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Innovation on Display at AERO Through Saturday


April 25, 2013 - The 21st AERO Friedrichshafen, Europe's largest light aviation and GA air show, opened in Germany on Wednesday and runs through Saturday.

About 30,000 aviation enthusiasts are expected to attend this year and see AERO's wide variety of flying machines on display - from gliders, ultralights, and powered aircraft to helicopters and business jets. AERO's 630 exhibitors from 35 countries use the show as a platform to present new products and innovations.

Adding to his preview filed earlier this month, EAA European Correspondent Marino Boric reports from opening day at AERO:

Skyleader 400   ES-Futura
Jihlavan Airplanes s.r.o. - Exhibit B3, 301
Czech Republic manufacturer Jihlavan Airplanes s.r.o. debuted its mid-line Skyleader 400. The airplane design is inspired by sports cars and features unusual details such as a side-opening canopy and aggressive cowl. The Skyleader 400 is powered by a Rotax fuel-injected engine and with its 120-liter fuel tank has a range of more than 930 miles.
  ES Modelltechnik - Exhibit B2 , 221
German manufacturer ES Modelltechnik debuted the low-wing, all-composite ES-Futura. Maiden flight of the airplane was last fall and German UL certification is expected in just few months. Owner Ekkehard Schmidt pays extraordinary attention to precise manufacturing of even the smallest details to improve the aerodynamic qualities of the airplane. The Rotax-powered airplane will be delivered factory-built but will also likely be offered as a kit.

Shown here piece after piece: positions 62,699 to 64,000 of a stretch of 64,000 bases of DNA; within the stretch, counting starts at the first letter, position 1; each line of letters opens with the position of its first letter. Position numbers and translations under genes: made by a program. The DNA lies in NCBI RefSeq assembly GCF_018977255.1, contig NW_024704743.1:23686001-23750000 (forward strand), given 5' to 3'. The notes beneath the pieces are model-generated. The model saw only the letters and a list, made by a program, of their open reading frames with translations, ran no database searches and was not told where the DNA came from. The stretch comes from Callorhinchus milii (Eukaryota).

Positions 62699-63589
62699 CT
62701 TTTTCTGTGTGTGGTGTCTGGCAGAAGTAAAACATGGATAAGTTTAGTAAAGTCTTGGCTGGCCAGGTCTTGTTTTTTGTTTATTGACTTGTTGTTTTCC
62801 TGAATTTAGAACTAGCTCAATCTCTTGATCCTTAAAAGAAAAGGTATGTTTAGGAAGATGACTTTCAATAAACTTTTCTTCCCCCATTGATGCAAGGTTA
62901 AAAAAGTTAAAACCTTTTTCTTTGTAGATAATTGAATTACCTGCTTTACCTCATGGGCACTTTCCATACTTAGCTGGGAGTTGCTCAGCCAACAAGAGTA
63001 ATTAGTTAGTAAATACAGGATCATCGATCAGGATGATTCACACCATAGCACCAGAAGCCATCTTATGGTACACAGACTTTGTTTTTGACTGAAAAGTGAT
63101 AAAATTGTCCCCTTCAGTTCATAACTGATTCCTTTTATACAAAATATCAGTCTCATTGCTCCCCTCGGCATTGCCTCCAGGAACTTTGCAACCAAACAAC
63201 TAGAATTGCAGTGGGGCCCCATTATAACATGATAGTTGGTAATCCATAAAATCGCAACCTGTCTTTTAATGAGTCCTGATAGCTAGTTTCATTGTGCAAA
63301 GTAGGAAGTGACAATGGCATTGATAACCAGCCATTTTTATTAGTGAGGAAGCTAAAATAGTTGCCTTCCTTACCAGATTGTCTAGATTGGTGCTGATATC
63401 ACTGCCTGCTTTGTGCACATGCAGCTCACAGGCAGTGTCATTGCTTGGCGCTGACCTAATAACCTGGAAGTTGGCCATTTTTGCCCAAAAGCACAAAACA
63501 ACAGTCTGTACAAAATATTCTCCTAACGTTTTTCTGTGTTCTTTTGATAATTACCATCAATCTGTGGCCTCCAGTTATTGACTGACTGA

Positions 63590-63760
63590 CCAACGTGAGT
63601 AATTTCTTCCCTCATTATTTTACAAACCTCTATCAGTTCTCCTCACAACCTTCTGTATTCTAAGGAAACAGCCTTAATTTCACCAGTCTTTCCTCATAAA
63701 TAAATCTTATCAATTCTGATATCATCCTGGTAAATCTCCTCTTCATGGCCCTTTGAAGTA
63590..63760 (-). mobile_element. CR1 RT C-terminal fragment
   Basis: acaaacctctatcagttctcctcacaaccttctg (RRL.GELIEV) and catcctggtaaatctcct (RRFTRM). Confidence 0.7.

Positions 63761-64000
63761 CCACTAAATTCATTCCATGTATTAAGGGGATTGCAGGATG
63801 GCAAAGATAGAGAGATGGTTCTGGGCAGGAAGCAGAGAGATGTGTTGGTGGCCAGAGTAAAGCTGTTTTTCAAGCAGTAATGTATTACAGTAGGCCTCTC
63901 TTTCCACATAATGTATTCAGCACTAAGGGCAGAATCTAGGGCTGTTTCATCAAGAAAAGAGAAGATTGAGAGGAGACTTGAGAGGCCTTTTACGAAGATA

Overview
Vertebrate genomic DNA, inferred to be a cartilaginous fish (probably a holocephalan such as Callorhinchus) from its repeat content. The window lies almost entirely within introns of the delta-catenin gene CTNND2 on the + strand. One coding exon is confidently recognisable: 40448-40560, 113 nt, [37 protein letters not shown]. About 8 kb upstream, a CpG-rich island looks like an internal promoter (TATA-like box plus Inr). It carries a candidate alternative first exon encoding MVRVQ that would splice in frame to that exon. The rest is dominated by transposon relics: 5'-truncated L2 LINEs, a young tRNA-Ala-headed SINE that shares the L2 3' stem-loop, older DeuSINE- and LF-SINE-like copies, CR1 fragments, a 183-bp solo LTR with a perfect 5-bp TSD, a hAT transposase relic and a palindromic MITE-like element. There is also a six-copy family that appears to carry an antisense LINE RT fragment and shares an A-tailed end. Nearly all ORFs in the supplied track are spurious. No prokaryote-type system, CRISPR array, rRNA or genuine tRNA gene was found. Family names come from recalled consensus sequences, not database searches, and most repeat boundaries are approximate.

Triavio   Yuneec
Triavio s.r.l. - Exhibit B2, 139
Triavio, which hails from Sicily, launched its all-metal, low-wing aircraft called Italo. The retractable gear UL/LSA features slotted flaps for low stall speed and Rotax 912iS engine for low fuel consumption. The Italo should be offered as European UL and as experimental category aircraft.
  Yuneec - Exhibit B2, 229
Yuneec's eSpyder E280 single-seat ultralight debuted here last year, and it's back in 2013 as what the company claims is the world's first certified electric airplane. With German DULV certification awarded in February 2013, the eSpyder provides practical, affordable recreational flying with clean, quiet electric power. It combines a proven airframe design with the Yuneec 24-kilowatt electric power system that can lift a 220-pound payload at an initial climb rate of 6.23 feet per second. Maximum speed is 56 mph, with an economical cruise speed of 37 mph. Flights as long as an hour are possible, with a 30-minute reserve still available upon landing. Batteries can be charged in about two hours.

Yuneec plans to begin production and sales of the eSpyder this year, and the company expects certification later this year for its two-seat E430 composite electric airplane.
Crossover   Crossover engines
EuroSportAircraft - Exhibit B2, 235
This Portuguese aircraft manufacturer is introducing the Crossover, perhaps the most unusual aircraft at the show this year. The all-composite, two-seat, electric-powered plane has glider-like wings and is powered by two electric motors mounted on two retractable pylons fixed onto the fuselage that can fold behind the wing. The Crossover is powered by two synchronous three-phase permanent magneto motors with a takeoff rating of 40 kilowatts. Each can deliver 30 kilowatts of power in cruise flight.